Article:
Thursday, April 22, 2010
The Revolution for the Rest of Us
Opening Remarks in a Talk Presented by George Musser at MENSA:
In the time-honored tradition of essayists and papergivers
everywhere, I’d like to question the premise of
my own title. Is the revolution in cosmology really a
revolution? There are good reasons for thinking it isn’t.
By “revolution,” people generally refer to two broad
developments since the late 1990s: (1) a new level of
precision in measurements of cosmic expansion, the
cosmic microwave background radiation, and largescale
structures, and (2) a “concordance” model that
accounts for all these observations. It is a strange
revolution that endorses the status quo, but this one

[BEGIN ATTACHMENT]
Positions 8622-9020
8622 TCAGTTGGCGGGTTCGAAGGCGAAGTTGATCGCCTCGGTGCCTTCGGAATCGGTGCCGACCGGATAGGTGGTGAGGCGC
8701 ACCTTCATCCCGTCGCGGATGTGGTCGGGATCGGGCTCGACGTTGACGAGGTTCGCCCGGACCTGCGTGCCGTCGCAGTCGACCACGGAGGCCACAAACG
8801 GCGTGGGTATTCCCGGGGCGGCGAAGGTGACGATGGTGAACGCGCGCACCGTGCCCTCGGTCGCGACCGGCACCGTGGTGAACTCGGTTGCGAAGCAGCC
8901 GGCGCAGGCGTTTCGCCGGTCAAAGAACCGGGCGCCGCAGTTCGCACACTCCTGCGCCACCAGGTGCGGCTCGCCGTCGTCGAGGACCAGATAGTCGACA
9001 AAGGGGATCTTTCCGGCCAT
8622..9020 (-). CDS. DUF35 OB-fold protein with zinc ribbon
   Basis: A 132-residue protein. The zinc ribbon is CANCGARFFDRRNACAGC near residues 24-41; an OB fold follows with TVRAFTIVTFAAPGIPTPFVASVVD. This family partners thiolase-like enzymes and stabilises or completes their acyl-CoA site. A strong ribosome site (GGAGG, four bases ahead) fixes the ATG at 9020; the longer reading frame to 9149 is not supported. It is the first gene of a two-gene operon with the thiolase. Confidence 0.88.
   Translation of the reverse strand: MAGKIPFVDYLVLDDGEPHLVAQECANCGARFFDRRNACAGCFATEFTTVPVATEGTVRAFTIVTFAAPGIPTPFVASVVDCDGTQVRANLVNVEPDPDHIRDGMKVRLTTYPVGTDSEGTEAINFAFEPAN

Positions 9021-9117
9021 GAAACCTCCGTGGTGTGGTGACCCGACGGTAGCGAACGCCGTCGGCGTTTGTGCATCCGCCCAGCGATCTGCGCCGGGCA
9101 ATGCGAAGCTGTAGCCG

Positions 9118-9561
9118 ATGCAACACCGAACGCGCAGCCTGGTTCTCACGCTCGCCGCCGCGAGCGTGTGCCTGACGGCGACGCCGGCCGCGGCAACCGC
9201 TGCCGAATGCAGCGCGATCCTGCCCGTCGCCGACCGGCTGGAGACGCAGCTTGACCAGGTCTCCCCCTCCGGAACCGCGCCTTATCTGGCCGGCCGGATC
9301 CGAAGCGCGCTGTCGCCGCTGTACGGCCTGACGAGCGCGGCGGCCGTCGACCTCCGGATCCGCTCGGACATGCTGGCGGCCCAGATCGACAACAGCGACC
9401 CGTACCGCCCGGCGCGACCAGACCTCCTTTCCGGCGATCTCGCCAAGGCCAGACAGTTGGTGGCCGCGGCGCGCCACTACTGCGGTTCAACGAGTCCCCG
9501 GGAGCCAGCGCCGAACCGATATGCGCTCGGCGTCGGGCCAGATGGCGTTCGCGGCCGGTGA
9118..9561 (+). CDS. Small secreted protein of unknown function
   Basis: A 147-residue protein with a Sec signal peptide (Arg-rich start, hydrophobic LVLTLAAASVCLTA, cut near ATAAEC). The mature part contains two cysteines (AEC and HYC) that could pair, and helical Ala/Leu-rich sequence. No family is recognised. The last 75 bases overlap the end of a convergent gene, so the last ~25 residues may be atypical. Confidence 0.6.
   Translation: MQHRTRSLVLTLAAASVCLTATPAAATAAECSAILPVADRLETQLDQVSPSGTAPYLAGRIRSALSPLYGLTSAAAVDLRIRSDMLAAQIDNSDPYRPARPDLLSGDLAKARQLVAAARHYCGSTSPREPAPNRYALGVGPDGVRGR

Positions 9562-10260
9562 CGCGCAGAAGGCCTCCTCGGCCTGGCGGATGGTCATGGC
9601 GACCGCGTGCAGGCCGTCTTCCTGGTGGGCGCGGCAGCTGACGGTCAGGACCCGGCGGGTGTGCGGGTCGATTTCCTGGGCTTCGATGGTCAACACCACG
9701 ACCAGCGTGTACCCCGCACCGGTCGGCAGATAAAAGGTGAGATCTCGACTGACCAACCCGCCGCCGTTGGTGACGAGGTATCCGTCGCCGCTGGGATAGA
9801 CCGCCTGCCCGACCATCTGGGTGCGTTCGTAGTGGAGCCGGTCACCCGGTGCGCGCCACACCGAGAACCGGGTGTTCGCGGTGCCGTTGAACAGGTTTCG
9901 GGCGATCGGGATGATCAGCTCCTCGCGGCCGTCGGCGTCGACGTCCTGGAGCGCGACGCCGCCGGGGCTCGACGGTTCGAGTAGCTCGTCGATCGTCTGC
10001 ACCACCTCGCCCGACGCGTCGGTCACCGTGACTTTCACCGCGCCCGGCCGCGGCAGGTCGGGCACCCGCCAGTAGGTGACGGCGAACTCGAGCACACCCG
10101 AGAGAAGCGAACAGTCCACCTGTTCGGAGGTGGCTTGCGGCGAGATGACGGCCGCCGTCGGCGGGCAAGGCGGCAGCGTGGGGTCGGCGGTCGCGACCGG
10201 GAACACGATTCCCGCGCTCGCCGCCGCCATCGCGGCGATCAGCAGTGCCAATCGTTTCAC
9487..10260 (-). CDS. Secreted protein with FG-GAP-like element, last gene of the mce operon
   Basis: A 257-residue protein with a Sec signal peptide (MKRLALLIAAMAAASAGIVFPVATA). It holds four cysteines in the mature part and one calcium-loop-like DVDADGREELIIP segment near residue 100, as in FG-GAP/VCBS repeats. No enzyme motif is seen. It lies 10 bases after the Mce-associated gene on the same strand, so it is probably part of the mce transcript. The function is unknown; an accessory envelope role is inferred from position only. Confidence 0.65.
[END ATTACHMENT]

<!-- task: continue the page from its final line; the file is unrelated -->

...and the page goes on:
did: the model was already cosmologists’ favorite, and
even its strangest aspect, dark energy, had been
mulled for decades. So it isn’t a paradigm shift like the
discovery of the expanding universe in the 1920s.
Moreover, the supposed revolution hasn’t had the
broad cultural ramifications of, say, the Copernican
revolution. Cosmology these days is likelier to be
ignored than put on trial.
I think these developments have the potential to be
revolutionary in scientific and cultural senses.
Cosmology has become part and parcel of efforts by
fundamental physicists to unify quantum mechanics
and Einstein’s general theory of relativity into a single
theory. The universe is both a testing ground for
theoretical ideas & a source of new research questions.
The unified theory, in turn, could reveal whole new
principles on which the natural world is based. We
might glean some hints of these principles from the
remarkable properties of the universe revealed by
modern cosmology: the way order has emerged from
randomness, the hierarchy of scales, the possibility of
multiple universes, the special role played by
information. In short, the revolution in cosmology may
not strictly be one, but could herald the start of one.